IMF frees up $3.8 billion more in funds for Argentina
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The International Monetary Fund's board on Friday approved a new loan tranche of $3.8 billion to debt-plagued Argentina, the crisis lender said in a statement.
The decision, approved by the IMF's technical teams in September, was taken at the end of the second review of the Extended Fund Facility worth a total of $44 billion over 30 months.
The latest tranche brings to $17.5 billion the total disbursed to Buenos Aires to strengthen the country's economic stability and promote sustainable growth.
"In response to the market disruptions of mid-2022, Argentina's new economic team adopted decisive corrective measures that are starting to restore confidence and policy credibility," IMF Managing Director Kristalina Georgieva said in a statement.
Georgieva's praise appeared aimed at Argentina's new economic minister Sergio Massa, who pledged in early August to honor the commitment with the IMF to reduce the country's public deficit to 2.5 percent this year.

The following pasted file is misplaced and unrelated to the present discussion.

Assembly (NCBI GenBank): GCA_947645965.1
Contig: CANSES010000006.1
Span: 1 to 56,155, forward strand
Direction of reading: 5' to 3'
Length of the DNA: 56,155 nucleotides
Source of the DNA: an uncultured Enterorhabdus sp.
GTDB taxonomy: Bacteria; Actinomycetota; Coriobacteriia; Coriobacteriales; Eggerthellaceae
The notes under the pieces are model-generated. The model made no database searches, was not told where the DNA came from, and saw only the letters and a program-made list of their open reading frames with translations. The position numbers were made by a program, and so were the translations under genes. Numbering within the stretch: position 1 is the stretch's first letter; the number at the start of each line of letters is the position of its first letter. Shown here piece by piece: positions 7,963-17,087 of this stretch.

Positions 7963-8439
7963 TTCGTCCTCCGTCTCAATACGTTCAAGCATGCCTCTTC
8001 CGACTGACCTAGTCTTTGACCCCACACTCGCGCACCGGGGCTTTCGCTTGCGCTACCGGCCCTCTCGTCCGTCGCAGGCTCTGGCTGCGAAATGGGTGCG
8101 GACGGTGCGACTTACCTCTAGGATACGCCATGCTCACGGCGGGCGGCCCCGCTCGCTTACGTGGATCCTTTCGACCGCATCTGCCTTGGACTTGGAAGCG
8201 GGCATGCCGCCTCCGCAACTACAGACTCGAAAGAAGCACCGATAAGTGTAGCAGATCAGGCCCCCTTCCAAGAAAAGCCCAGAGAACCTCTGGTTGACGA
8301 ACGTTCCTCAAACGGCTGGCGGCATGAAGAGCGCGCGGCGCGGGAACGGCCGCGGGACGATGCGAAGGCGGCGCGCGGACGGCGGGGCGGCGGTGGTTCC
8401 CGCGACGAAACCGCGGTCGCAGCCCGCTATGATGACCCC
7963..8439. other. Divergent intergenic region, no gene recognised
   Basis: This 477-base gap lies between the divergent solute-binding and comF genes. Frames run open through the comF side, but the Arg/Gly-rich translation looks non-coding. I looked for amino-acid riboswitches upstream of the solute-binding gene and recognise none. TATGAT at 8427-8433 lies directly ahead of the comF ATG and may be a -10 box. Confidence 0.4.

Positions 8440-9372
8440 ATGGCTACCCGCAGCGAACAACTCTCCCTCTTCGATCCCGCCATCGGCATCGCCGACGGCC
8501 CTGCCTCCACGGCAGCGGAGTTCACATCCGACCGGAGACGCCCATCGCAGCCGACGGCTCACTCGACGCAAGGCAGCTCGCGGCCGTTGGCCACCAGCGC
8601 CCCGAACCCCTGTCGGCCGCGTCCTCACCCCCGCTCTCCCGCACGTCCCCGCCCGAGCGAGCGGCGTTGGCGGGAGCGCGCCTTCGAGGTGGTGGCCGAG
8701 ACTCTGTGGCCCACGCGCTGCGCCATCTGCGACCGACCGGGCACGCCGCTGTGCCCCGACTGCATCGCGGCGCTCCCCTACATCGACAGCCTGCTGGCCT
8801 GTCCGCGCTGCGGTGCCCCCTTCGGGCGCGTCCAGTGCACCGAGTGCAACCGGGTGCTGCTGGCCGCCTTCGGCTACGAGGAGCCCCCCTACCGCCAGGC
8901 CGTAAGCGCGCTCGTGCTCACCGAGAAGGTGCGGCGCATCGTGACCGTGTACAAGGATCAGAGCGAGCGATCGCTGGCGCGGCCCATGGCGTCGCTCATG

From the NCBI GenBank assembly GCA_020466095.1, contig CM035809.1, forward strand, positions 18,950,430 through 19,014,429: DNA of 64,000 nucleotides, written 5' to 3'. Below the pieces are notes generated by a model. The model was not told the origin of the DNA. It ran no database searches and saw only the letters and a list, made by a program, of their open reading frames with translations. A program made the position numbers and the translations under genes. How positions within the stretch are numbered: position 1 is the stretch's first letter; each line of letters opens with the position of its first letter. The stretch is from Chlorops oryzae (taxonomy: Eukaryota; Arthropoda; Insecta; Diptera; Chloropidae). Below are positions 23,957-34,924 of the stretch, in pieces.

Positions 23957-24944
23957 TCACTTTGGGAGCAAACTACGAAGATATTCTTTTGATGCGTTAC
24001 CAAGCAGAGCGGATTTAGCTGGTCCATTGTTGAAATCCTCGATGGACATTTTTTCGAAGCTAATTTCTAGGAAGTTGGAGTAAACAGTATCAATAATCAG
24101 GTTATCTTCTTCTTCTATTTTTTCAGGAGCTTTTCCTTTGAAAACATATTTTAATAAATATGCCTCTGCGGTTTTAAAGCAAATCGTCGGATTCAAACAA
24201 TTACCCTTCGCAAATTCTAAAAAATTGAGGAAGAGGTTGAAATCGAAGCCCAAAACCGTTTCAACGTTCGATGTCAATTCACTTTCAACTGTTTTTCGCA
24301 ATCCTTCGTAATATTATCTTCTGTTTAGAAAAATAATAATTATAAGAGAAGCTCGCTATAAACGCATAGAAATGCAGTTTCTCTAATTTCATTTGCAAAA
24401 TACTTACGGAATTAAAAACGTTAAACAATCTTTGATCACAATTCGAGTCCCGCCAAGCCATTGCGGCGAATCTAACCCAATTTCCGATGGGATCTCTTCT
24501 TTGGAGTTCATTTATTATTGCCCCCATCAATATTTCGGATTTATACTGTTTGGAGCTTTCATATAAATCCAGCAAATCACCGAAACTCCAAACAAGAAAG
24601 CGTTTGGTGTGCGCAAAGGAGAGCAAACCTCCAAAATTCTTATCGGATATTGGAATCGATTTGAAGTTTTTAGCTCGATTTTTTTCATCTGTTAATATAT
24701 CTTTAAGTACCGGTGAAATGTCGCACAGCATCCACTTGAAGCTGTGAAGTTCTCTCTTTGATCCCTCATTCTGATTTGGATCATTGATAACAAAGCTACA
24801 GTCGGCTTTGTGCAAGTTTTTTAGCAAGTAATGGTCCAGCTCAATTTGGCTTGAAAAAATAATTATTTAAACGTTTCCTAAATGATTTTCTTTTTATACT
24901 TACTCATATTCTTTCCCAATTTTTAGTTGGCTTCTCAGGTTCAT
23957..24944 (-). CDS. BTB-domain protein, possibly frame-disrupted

But she nevertheless described the economic situation as "fragile," and noted that "prudent macroeconomic policies and steadfast program implementation" including expenditure controls and tighter social spending will still be needed.
"Achieving the fiscal primary deficit targets of 2.5 percent of GDP in 2022 and 1.9 percent of GDP in 2023 is critical to moderate import growth, accumulate reserves, strengthen debt sustainability, and further reduce reliance on central bank financing of the deficit," she said.
The agreement with the IMF, signed last March, provides for a series of measures aimed at controlling the country's chronic inflation -- which soared to 50.9 percent last year and 71 percent, year on year, in July 2022 -- and reducing its public deficit towards equilibrium in 2025.
President Alberto Fernandez's government, under the IMF deal, must boost its international reserves and reduce the fiscal deficit from 3.0 percent of gross domestic product in 2021 to 2.5 percent this year, 1.9 percent in 2023 and 0.9 percent in 2024.
It is the 13th agreement between the IMF and Argentina since the country returned to democracy in 1983.